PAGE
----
There is also “a limit to the innovation that can be achieved by crowdfunding if we don’t deeply invest in the education of the people who are using it,” Best said.
Her funding and distribution platform for creative works was “built to increase equity and inclusion in entertainment and culture” and also “built to optimize the cultural impact of the work our creators make,” she told attendees. Its crowdfunding platform has a high campaign success rate and “we’ve helped more than 2,000 creative works raise close to $26 million,” she said, adding her company also runs a national education program.
Seed & Spark offers a couple of different strategies for its creators’ work, she also pointed out. One involves event-based distribution across the U.S. and the other is in the workplace, which is the “most diverse place most people actually spend their time,” so her company is taking creators’ work there, she said.
There is also plenty of room for innovative technology in the cosmetics sector, according to Marina Cortazzo, head of information technology at cosmetics company Anastasia Beverly Hills. Her sector has been increasingly taking advantage of social media to promote its products in recent years, she told attendees. It is increasingly all about “being aspirational [and] about creating videos” and tutorials, she said.
Like Chung, Cortazzo’s definition of innovation has changed somewhat over the years. “When I was younger, I used to think innovation and invention were the same thing,” she said. However, she has come to see them as “completely different,” she noted, adding: “What innovation means to me is really helping people solve problems” — not just when it comes to products, but also to process and people.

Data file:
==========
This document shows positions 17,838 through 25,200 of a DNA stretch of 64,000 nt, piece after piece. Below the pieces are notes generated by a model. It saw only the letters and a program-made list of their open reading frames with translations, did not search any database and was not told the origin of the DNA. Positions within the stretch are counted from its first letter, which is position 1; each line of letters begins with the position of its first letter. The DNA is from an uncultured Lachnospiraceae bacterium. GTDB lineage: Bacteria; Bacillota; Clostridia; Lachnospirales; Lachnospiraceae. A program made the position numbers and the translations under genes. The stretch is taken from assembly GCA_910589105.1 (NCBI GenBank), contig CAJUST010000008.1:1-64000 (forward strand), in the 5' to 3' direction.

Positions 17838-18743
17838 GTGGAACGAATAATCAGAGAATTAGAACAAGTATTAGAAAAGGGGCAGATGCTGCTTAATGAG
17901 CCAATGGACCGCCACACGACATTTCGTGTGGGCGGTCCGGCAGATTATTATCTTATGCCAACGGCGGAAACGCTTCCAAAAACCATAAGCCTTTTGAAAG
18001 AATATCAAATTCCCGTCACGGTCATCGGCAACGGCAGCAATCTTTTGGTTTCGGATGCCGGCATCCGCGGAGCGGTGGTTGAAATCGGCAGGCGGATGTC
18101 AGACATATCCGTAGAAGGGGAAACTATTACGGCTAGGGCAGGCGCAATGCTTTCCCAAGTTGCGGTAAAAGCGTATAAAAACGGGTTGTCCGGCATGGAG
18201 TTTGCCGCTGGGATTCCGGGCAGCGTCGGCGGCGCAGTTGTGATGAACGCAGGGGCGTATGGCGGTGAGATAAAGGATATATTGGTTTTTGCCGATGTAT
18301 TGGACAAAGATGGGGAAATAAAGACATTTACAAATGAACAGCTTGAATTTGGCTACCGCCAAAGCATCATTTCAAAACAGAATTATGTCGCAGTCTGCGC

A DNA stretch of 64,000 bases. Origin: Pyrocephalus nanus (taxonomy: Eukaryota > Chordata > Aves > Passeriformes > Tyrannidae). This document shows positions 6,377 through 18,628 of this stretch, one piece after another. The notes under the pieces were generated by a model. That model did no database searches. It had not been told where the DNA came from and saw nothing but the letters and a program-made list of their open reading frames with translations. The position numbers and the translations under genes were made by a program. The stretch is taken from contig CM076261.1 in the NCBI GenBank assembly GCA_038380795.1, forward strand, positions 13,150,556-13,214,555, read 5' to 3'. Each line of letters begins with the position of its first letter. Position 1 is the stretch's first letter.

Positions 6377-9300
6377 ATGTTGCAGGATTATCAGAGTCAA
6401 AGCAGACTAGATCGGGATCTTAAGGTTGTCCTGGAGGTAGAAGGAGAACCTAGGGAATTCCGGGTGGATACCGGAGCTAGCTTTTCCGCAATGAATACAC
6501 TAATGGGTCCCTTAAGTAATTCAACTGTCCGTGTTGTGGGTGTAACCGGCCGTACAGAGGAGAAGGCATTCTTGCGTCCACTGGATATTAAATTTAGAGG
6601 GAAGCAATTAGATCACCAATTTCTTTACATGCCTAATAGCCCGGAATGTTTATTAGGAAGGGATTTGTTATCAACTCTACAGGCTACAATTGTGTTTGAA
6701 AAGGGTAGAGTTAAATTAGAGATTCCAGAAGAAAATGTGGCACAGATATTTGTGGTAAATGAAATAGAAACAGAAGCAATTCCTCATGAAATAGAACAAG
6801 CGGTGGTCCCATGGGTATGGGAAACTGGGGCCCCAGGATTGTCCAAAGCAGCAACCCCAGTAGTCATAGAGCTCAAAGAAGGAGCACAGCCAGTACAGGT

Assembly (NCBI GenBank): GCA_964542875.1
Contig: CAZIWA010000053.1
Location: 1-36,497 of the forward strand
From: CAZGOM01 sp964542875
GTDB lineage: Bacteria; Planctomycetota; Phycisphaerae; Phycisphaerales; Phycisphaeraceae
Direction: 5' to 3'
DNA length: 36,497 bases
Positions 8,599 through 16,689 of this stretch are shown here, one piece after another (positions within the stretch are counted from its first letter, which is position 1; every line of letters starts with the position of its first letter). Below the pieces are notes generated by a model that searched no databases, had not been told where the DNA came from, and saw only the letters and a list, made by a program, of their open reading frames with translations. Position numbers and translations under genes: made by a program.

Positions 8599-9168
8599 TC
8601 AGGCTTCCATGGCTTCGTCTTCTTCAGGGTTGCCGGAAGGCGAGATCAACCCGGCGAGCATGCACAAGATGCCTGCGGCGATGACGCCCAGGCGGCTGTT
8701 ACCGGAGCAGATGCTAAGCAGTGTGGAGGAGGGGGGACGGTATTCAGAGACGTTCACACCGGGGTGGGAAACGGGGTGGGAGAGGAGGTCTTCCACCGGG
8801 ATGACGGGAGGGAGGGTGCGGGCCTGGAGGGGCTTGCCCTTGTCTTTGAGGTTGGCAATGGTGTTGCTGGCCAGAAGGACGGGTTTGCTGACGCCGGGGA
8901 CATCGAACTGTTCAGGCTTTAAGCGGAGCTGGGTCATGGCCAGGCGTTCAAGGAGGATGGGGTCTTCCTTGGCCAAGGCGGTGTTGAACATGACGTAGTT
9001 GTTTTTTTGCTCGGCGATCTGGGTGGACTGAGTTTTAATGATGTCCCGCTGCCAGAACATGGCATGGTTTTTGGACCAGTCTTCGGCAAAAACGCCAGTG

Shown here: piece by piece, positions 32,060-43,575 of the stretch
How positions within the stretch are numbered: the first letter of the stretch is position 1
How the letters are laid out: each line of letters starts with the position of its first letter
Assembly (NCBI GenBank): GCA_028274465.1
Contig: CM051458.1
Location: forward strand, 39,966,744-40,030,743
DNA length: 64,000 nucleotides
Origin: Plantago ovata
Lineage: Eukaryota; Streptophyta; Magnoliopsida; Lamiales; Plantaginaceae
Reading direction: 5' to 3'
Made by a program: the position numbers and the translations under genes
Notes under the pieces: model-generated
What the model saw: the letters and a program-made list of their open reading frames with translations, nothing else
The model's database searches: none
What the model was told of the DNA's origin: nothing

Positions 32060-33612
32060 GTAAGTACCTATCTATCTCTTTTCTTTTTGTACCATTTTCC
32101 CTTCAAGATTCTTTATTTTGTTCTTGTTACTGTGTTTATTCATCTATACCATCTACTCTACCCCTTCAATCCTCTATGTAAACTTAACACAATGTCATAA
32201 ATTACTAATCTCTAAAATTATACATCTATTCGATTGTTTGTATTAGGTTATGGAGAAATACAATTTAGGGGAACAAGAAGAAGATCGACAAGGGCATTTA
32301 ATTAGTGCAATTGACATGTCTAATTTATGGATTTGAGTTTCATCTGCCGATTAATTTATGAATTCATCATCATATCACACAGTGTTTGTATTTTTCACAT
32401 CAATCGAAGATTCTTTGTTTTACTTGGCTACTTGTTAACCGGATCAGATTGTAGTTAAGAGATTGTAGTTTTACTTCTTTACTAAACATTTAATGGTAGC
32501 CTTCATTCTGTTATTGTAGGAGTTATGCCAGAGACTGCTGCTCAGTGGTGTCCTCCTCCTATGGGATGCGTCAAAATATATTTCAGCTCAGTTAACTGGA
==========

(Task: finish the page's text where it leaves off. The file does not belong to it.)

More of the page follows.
It “can be overwhelming” for a company to try and innovate, but she explained that innovation can be done in many different ways. For example, she said, innovation can be done by just making minor changes over time. There is also architectural innovation in which you take things that exist already and put them together in a different way or make them available to a different market, she said, pointing as examples to the Apple iPod and memory foam that was first used in aeronautics and then adapted for use in bedding products. And then there are disruptive innovations and “radical” innovations like the Internet and the telephone, she pointed out.
Panelists also said they are seeing a growing demand for interactivity including augmented and virtual reality, and strongly suggested that organizations make sure they create environments in which their creative teams feel safe to suggest ideas and disagree with others on their teams.
Christina Lee Storm, VP of business ops, strategy and emerging tech at DreamWorks Animation, was also on the panel during the session, which was moderated by Rachel Souder-Arguedas, president of the WiTH Foundation and executive director, enterprise innovation at Sony Pictures Entertainment.